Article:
On Tuesday, a grand jury indicted a 29-year-old Russian national named Mariia Butina (the extra i is not a typo) for what a previously filed FBI affidavit had described as a yearslong plan to “infiltrate” an unnamed gun-rights group (which is identifiable as the National Rifle Association) and gain influence with an unnamed political party (which is identifiable as the Republican Party). On Wednesday, prosecutors filed a motion arguing that Butina, who has been arrested, should be detained while awaiting trial. That motion includes two new pieces of information that add significantly to what had previously been a fairly thin public case that Butina was engaged in particularly sinister activity: first, that she has contacts with Russia’s FSB intelligence agency, and second, that she manipulated her main Republican ally by sleeping with him while also attempting to trade sex for influence with another individual at an unnamed special-interest group.
Butina, accounts given by the government and in previous reporting by Rolling Stone and the Daily Beast indicate, worked in a sort of in-between space between being a legitimate lobbyist and a full-on covert spy. She used her real name and kept a LinkedIn profile that documented her past work for Russia’s central bank and her role in a Russian gun-rights group called the Right to Bear Arms; the page also notes that she was at one point an assistant to Russian official Alexander Torshin, who appears to have been her liaison to the Kremlin once she began working in the U.S. The grand-jury indictment says that Butina lied on a 2016 visa application by asserting that her professional relationship with Torshin had ended, but even so they appear to have made little subsequent attempt to conceal their connection—both, for example, attended the 2017 National Prayer Breakfast in D.C.
Butina also actively sought a media profile, discussing her gun-rights group in a Russian GQ profile accompanied by a high-fashion photo shoot. She posted pictures of herself with NRA execs and Republican politicians like Scott Walker on social media, and, in July 2015, asked presidential candidate Donald Trump a question at a public event in Las Vegas. Much of her work in the U.S. appears to have been similar to what many aboveboard lobbyists do: The FBI affidavit describes her attending conferences, seeking introductions to influential individuals, and setting up meetings between Americans and Russians in order to promote Russian interests. At one point, the affidavit quotes from an email in which Butina describes her work as “informal diplomacy” on behalf of the Russian government.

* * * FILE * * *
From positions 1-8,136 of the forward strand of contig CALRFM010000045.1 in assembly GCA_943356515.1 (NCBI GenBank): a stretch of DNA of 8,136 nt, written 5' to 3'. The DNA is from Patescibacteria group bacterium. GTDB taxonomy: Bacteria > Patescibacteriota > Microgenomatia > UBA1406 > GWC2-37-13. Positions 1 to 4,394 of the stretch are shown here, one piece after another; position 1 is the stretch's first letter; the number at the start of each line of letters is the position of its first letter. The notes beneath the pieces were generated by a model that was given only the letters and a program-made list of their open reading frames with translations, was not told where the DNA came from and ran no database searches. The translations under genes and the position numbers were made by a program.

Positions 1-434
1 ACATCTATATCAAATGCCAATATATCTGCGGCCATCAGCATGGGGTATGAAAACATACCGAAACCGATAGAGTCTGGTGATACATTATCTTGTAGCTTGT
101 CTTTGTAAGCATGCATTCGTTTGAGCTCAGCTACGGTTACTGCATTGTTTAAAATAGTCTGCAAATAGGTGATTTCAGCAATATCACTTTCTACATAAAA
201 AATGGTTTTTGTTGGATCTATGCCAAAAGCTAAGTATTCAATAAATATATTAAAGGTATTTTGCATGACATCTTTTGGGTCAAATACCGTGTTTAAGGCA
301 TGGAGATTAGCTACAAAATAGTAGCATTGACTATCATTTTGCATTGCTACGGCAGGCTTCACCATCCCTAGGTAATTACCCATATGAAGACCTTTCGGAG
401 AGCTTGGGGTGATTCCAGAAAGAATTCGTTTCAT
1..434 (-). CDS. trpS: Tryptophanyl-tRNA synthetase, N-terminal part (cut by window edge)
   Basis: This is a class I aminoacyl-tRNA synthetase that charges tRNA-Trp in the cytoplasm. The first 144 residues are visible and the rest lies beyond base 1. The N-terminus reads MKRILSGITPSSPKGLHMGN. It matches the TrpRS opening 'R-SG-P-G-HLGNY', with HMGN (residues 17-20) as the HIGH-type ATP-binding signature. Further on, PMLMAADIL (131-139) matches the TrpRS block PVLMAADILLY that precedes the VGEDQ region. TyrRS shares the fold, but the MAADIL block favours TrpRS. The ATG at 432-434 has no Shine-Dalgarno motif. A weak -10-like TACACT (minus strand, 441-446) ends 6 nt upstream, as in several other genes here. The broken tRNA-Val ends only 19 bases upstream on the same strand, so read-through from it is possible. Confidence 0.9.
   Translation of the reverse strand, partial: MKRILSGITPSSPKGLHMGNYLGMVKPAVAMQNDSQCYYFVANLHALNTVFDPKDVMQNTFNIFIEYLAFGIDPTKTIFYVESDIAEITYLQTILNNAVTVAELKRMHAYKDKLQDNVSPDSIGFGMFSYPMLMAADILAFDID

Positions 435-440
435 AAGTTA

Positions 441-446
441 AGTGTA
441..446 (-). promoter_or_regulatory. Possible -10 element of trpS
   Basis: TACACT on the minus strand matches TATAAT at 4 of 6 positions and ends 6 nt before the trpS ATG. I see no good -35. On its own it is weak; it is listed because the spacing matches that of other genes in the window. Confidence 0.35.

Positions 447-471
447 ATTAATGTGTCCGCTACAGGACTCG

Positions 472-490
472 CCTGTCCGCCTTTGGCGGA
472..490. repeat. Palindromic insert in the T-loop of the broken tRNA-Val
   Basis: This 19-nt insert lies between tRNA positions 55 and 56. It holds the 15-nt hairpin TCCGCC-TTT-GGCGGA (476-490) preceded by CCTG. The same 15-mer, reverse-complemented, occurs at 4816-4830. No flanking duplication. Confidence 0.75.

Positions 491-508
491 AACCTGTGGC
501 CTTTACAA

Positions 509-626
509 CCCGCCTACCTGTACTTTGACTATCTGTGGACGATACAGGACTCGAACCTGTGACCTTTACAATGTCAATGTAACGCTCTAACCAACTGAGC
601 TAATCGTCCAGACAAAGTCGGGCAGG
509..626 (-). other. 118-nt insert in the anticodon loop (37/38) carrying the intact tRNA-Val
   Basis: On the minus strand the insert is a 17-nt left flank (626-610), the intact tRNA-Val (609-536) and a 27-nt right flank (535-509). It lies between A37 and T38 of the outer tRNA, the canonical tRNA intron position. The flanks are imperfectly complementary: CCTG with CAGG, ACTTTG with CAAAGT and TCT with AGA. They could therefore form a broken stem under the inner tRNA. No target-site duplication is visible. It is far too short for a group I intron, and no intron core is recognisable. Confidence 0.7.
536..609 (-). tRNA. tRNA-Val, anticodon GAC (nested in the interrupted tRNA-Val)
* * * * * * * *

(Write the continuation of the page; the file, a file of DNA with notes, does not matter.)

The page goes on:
One catch, though, is that she wasn’t registered with the federal government to do these things, which American law requires. Butina is, thus far, charged with two crimes: Acting as an unregistered agent of a foreign government and conspiring to act as an unregistered agent of a foreign government.* And Wednesday’s filing suggests that what she was engaged in went beyond informal off-books lobbying. For one, there’s the connection to Russian intelligence:
The defendant maintained contact information for individuals identified as employees of the Russian FSB, the Federal’naya sluzhba bezopasnosti Rossiyskoy Federatsii, the main successor agency to the USSR’s Committee of State Security, the KGB. For example, in the defendant’s electronic contact list, there was an email account listed at an FSB-associated domain. Another document uncovered during the execution of a search warrant contained a hand-written note, entitled “Maria’s ‘Russian Patriots In-Waiting’ Organization,” and asking “How to respond to FSB offer of employment?” … Additionally, FBI surveillance observed Butina in the company of a Russian diplomat in the weeks leading up to that official’s departure from the United States in March 2018. That Russian diplomat, with whom Butina was sharing a private meal, was suspected by the United States Government of being a Russian intelligence officer.